The Balkan Competition Films of the 28th Sofia International Film Festival

The Balkan Competition of the 28th Sofia International Film Festival features 12 of the most successful works created by filmmakers in the region over the past year. The international jury that will present this year's award is composed of screenwriter and director Hanna Slak (Germany-Slovenia, Chair), festival programmer Alberto La Monica (Italy) and film scholar Dr. Dina Iordanova (UK-Bulgaria),

So far the following films have been announced in the Balkan Competition:

"Life" (Turkey-Bulgaria), directed by Zeki Demirkubuz
"M" (North Macedonia-Croatia-France-Luxembourg-Kosovo), directed by Vardan Tozija
"Observing" (Slovenia-Italy-Croatia-North Macedonia), directed by Janez Burger
"Guardians of the Formula" (Serbia-Slovenia-Montenegro-North Macedonia), directed by Dragan Bjelogrlić
"Freedom" (Romania-Hungary), directed by Tudor Giurgiu
"Animal" (Greece-Austria-Romania-Cyprus-Bulgaria), directed by Sofia Exarchou

Here are the other 6 titles:

After its impressive international and national success, Stephan Komandarev's "Blaga's Lessons" is the Bulgarian entry in the Balkan Competition of the 28th Sofia International Film Festival. The work debuted on the international stage with two Crystal Globe trophies in Karlovy Vary - for "Best Film" and "Best Actress" to Eli Skorcheva. At the Golden Rose National Feature Film Festival, "Blaga's Lessons" was awarded seven prizes, including "Best Film" and "Audience Award". The film was also the Bulgarian submission for the Oscar 2024. The co-production of Bulgaria and Germany is the big comeback in cinema of the actress Eli Skorcheva, whom Stephan Komandarev chose for the lead role.  Defined by international critics as a "social thriller", the film tells the story of a retired teacher who is the victim of a phone scam and loses her savings. The once strict and honest woman is forced to forget and ignore all her principles.

Radu Jude's latest film, "Do Not Expect Too Much from the End of the World", was nominated for the Golden Leopard and received the Special Jury Prize at Locarno, as well as prizes at the Lisbon, Gijón, Montclair and Chicago festivals. The co-production between Romania, Luxembourg, France and Croatia is a scathing satire of the modern world that puts profit above humanity. Radical Romanian provocateur Jude takes viewers on a wild ride following the filming of a workplace safety video commissioned by an international company. But when one of the interviewees makes a statement that the company may be to blame for the accident that nearly paralyzed him, everyone witnesses a dizzying series of corporate machinations.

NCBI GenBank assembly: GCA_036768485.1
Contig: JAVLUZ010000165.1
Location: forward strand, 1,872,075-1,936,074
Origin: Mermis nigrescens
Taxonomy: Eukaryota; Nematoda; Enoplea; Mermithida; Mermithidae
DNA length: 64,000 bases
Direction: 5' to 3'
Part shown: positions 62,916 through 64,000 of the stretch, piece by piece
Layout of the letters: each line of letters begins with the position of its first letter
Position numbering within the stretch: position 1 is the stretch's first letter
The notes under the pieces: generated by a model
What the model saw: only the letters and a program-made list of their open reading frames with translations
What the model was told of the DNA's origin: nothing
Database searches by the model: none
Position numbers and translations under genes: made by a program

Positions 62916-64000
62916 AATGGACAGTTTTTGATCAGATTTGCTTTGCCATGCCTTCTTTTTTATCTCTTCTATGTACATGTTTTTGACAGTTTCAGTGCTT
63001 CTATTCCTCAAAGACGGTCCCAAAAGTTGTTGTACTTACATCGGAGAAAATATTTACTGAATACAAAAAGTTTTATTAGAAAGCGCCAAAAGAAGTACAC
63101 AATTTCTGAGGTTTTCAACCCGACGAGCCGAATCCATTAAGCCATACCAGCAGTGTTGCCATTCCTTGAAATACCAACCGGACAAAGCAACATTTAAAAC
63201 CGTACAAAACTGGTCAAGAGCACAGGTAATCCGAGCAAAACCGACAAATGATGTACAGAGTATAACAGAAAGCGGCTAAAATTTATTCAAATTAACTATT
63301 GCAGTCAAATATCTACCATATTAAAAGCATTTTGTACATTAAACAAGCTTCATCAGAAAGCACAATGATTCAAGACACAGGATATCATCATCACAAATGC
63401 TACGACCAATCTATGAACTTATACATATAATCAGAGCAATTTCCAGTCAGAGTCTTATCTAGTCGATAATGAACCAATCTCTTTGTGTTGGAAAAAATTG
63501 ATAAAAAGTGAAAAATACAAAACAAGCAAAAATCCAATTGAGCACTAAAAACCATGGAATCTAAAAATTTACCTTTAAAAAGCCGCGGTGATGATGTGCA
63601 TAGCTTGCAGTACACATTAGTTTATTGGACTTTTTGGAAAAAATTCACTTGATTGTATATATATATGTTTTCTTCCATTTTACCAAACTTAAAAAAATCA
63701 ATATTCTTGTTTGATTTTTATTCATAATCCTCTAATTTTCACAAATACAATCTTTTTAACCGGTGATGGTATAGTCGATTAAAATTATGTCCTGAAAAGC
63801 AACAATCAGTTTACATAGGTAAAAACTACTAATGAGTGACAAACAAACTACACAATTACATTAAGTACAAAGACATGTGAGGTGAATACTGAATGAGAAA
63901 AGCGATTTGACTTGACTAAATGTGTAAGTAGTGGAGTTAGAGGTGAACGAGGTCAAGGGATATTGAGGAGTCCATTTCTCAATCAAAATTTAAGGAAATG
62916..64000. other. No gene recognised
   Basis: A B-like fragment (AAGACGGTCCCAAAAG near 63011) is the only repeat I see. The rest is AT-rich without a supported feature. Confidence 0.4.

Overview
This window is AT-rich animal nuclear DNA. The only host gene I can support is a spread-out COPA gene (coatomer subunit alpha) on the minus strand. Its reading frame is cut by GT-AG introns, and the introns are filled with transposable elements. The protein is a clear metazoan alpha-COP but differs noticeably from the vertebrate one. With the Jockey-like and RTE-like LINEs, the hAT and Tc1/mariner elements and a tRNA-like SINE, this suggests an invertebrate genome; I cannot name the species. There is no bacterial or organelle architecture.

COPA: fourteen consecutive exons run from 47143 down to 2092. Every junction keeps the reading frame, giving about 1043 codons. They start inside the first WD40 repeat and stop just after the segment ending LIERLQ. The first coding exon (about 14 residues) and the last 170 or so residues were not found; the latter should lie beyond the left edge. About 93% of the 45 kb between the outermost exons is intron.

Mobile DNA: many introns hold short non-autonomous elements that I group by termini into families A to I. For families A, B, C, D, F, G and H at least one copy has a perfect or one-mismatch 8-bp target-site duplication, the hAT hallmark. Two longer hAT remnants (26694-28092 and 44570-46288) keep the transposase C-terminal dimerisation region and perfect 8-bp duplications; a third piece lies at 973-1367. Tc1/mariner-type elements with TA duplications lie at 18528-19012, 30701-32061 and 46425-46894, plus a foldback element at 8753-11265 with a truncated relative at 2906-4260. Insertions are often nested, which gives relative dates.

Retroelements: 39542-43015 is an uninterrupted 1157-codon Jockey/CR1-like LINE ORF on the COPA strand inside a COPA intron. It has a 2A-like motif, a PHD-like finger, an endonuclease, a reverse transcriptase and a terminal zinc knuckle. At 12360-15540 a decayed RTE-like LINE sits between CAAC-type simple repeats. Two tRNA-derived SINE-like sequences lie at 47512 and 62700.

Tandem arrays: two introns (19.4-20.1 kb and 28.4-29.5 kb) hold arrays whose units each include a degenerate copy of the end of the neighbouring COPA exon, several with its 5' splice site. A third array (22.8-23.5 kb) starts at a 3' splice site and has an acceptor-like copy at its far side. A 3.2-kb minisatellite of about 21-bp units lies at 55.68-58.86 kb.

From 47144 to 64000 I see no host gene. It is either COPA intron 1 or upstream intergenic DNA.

Christina Ioakeimidi's Greek-Bulgarian co-production "Medium", which won the Cineuropa prize at the Sarajevo '23 festival, tells the story of the encounter between teenage Eleftheria and her mysterious neighbour Angelos, who invites her into his adult world. Cruising the streets of the hot, completely unknown to Eleftheria city on a motorbike, she will feel her sexual desire awaken for the first time. "As a character study, Medium manages to leave a healthy distance between its teenage protagonist and a more nuanced understanding of the world held by adults. This young love feels authentic and indescribable, and of course, comes at a cost," Savina Petkova writes for Cineuropa.

Balancing the moral and emotional upbringing of a young boy, presented alongside the battle for Turkey's future and the heightening tensions between religious and secular Turks between 1996 and 1997, Nehir Tuna's "Dormitory" (Turkey-Germany-France) is among the most inspiring premieres presented in the Horizons Competition at Venice '23. The plot follows the travails of fourteen-year-old Ahmet, sent by his religious father to an Islamic boarding school - a yurt - to take the path of the righteous and atone for his parent's sins. Ahmet finds it difficult to fit in with the rough children at the boarding school and feels isolated in his secular day school. The only solace in this nightmare is his new friend Hakan - together they dream of growing up and making decisions on their own.

The Cypriot film "Africa Star" by writer and director Adonis Florides will have its world premiere at the 28th Sofia International Film Festival. It presents the story of three women from different generations. The narrative begins in 2008 when the granddaughter Christina searches for answers about her family's past, while the stories of the mother in 1967 and the grandmother in 1945 unfold and reveal unexpected facts.

In his new film "Working Class Goes to Hell," a co-production between Serbia and Bulgaria, Serbian director Mladen Đorđević focuses on the lives of people on the margins - a group of former workers whose loved ones died in a factory fire in a small Serbian town. Led by the intrepid Ceca (Tamara Krcunović), they form an association that demands justice from the ruling "troika" - the mayor, the factory owner and the local crime boss. Đorđević fills his film with signs of the devastated Serbian society in which politicians, criminals and the Orthodox Church loot, steal and kill, while ordinary people are "zombified" by cruel reality shows.

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